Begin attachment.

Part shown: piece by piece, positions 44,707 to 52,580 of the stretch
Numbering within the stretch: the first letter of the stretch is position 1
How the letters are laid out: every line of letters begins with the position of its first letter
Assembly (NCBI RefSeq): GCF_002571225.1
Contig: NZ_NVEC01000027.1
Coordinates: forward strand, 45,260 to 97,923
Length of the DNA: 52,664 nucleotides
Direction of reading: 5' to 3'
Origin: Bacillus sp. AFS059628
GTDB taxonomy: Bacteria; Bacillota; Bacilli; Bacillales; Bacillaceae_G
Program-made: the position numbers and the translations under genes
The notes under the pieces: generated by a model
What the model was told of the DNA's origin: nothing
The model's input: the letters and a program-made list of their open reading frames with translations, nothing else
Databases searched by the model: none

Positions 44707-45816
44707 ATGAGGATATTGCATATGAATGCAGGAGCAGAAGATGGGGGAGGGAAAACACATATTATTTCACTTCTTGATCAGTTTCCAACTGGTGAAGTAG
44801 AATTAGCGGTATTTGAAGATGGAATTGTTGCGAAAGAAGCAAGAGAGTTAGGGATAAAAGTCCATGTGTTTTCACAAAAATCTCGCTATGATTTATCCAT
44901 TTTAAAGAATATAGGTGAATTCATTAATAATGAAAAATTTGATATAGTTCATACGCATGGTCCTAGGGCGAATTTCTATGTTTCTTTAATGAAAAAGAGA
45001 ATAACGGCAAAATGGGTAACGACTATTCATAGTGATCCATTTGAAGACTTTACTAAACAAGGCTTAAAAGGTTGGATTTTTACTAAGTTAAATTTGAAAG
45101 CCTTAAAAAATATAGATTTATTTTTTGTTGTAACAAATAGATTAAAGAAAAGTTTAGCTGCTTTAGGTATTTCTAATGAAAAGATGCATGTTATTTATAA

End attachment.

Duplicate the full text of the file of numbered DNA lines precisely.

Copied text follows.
Part shown: piece by piece, positions 44,707 to 52,580 of the stretch
Numbering within the stretch: the first letter of the stretch is position 1
How the letters are laid out: every line of letters begins with the position of its first letter
Assembly (NCBI RefSeq): GCF_002571225.1
Contig: NZ_NVEC01000027.1
Coordinates: forward strand, 45,260 to 97,923
Length of the DNA: 52,664 nucleotides
Direction of reading: 5' to 3'
Origin: Bacillus sp. AFS059628
GTDB taxonomy: Bacteria; Bacillota; Bacilli; Bacillales; Bacillaceae_G
Program-made: the position numbers and the translations under genes
The notes under the pieces: generated by a model
What the model was told of the DNA's origin: nothing
The model's input: the letters and a program-made list of their open reading frames with translations, nothing else
Databases searched by the model: none

Positions 44707-45816
44707 ATGAGGATATTGCATATGAATGCAGGAGCAGAAGATGGGGGAGGGAAAACACATATTATTTCACTTCTTGATCAGTTTCCAACTGGTGAAGTAG
44801 AATTAGCGGTATTTGAAGATGGAATTGTTGCGAAAGAAGCAAGAGAGTTAGGGATAAAAGTCCATGTGTTTTCACAAAAATCTCGCTATGATTTATCCAT
44901 TTTAAAGAATATAGGTGAATTCATTAATAATGAAAAATTTGATATAGTTCATACGCATGGTCCTAGGGCGAATTTCTATGTTTCTTTAATGAAAAAGAGA
45001 ATAACGGCAAAATGGGTAACGACTATTCATAGTGATCCATTTGAAGACTTTACTAAACAAGGCTTAAAAGGTTGGATTTTTACTAAGTTAAATTTGAAAG
45101 CCTTAAAAAATATAGATTTATTTTTTGTTGTAACAAATAGATTAAAGAAAAGTTTAGCTGCTTTAGGTATTTCTAATGAAAAGATGCATGTTATTTATAA